As far as I could tell, the fashion police hadn’t made it down to Bruny Island’s Adventure Bay.
Just as well.
If they had, they’d have been handing out infringement notices left, right and centre on board our purpose-built Naiad as we donned the Bruny Island Cruises complimentary waterproof onesies – our only protection from the winds and open waters of the Great Southern Ocean.
It was my first time on Bruny Island, off the Tasmanian east coast.
The first time (but certainly not the last!) I’d worn a cross between a hooded sleeping bag with no feet and a straitjacket.
And it was the furthest south I’d been. Anywhere, ever.
On an island the same size as Singapore, but with 0.1 of 1% of Singapore’s 6,000,000 population, there’s a lot of room to move. And there should have been a lot more room in the open sea – but we hurtled straight towards The Monument, a rocky sea stack parallel to the perpendicular cliffs of South Bruny National Park, at 270+ metres high (~900 feet) the second highest in the Southern Hemisphere.
But, as the swell heaved and sucked against the wet rocks between The Monument and the cliffs, our guide turned the boat, gunned the motor and expertly rode that surging current through the gap like a seasoned surfer!
Praise be we’d lucked out with a CALM day!
Although the flat sea didn’t stop Breathing Rock – aka the Back End of Bruny – from backfiring to spew its salty sea spray towards the boat. Or the kelp at the entrance to the sea cave – with walls so close we could reach out and touch them – from swirling its trailing tentacles through the shifting seas towards the boat.
Or the heavy sea spray drenching my straitjacket (but NOT the camera beneath) thereby proving the worth of this all-protective neck to knee suit WAY beyond reasonable doubt as with a blast of the horn we reached the Tasman Sea limits and officially entered the Southern Ocean.
But what did I expect? The tourist brochure had promised a ‘close connection with the wildlife and natural environment’ – and it wasn’t just the sea spray delivering a dose of natural drama. Now, as we neared the Friar Islands and the unmistakeable aroma of the thousands of seals which call them home, the wildlife part of the tour was about to kick in.
360 kg love machine probably isn’t the obvious word association result for ‘male Australian Fur Seal’, but this description, presented by our (ironically male) guide is apparently accurate during mating season! Call me crazy, but is ‘love machines’ the collective noun for ANY heaving throng of overweight males grunting, fronting up to each other and jockeying for position in a competitive hierarchy?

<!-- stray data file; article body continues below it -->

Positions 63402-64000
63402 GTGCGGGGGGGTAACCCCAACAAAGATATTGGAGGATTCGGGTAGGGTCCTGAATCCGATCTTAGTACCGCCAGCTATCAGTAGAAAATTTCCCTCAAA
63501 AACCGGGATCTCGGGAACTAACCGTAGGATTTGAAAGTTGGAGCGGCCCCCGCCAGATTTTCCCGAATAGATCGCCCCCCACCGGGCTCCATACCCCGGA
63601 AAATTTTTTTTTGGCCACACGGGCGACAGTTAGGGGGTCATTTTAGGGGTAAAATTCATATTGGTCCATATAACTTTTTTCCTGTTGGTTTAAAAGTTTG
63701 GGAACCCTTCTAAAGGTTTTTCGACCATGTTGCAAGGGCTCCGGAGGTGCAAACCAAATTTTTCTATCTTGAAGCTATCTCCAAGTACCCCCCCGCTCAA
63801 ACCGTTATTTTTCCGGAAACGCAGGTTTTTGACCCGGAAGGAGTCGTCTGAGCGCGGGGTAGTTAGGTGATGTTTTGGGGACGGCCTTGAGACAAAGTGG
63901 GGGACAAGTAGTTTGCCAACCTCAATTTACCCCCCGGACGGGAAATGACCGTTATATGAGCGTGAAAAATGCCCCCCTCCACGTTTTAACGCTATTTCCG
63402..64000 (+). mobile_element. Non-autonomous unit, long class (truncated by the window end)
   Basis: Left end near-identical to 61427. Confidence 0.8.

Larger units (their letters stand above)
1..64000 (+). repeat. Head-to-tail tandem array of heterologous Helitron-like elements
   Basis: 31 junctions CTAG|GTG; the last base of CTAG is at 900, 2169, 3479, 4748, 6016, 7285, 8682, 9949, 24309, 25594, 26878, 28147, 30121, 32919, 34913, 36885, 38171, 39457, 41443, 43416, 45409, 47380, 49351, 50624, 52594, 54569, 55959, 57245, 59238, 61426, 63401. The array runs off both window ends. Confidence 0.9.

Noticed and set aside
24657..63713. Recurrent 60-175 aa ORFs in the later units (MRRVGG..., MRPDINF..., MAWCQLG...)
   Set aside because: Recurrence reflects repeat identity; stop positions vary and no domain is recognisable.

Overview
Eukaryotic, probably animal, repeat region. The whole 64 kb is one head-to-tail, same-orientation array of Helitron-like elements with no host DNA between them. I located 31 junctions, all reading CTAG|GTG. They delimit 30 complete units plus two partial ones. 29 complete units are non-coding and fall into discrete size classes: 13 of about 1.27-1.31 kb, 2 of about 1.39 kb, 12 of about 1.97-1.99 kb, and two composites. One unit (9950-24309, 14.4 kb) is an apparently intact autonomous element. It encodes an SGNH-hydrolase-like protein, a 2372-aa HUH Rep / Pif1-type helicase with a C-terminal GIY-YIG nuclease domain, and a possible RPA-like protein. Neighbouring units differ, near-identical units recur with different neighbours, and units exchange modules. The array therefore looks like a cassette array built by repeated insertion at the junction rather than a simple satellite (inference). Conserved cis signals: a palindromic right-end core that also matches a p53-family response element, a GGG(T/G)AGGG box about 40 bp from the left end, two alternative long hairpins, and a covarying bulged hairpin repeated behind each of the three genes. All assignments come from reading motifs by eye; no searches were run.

I guess it depends on who’s doing the calling 😀
FAR less confronting (and controversial!) was the pod of dolphins.
‘It’s around about now that a lot of people get nice shots of the water,’ our guide announced as the cameras aimed towards those speedy shapes clicked, in some most cases pointlessly. She was right. See what I mean?
As the first gusts of wind preceding the approaching storm front blew in, the sea spray hits ratcheted up a notch as we turned for the open sea in a tactical manoeuvre (AND a clever way to monitor the effects of seasickness) to bring the twitchers* on board AND the rest of us face to beak with the original riders of the storm.
It worked. Even though I have no photos to prove it.
In a ‘lifer’ thrill for twitcher Pilchard (although an amazing experience for us non-birdwatchers too) a flock of Bullers Albatross (Thalassarche bulleri) riding the storm front swooped around us, gliding in the currents while feeding all around. Spending most of its 30-odd year life span on the wing over a 16,000,000 km² range, these Albatross land to mate and nest in a 4 km² range in New Zealand (thank you Wikipedia!).
A rarity near mainland Australia, it’s a piece of extraordinary luck – or maybe karma – that we actually saw them! If this awesome tour hadn’t already received multiple awards including Tasmania’s best tourist attraction and best in Australia, AND rave reviews on TripAdvisor I’d be nominating it for EVERYTHING!
As the sky turned to lead above, we returned to the relative shelter of the coastline (Jurassic Dolerite never looked so good!) and another thunder ride thrill between the rocky spire of The Monument and the cliffs before leaving the drenching sea spray behind and heading to the harbour. Had our 2½ hours already passed? Unbelievable!!
No, 10 days in Tassie wasn’t nearly long enough. In retrospect, I could’ve spent the whole 10 days on Bruny Island – and ‘doing’ this FAAAAABULOUS wilderness/wildlife cruise over again. And again. But for now it was over.
Giving up my own personal fashion statement of the seas was like parting with an old friend as I emerged dry and warm from the wet outer layer. With a DRY camera! Fashion police be damned!
When being so unfashionable is THIS rewarding, whatever I have to wear I’m sure I’ll be trying it again. SOON!
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*Twitcher = Bird watcher! Who knew?!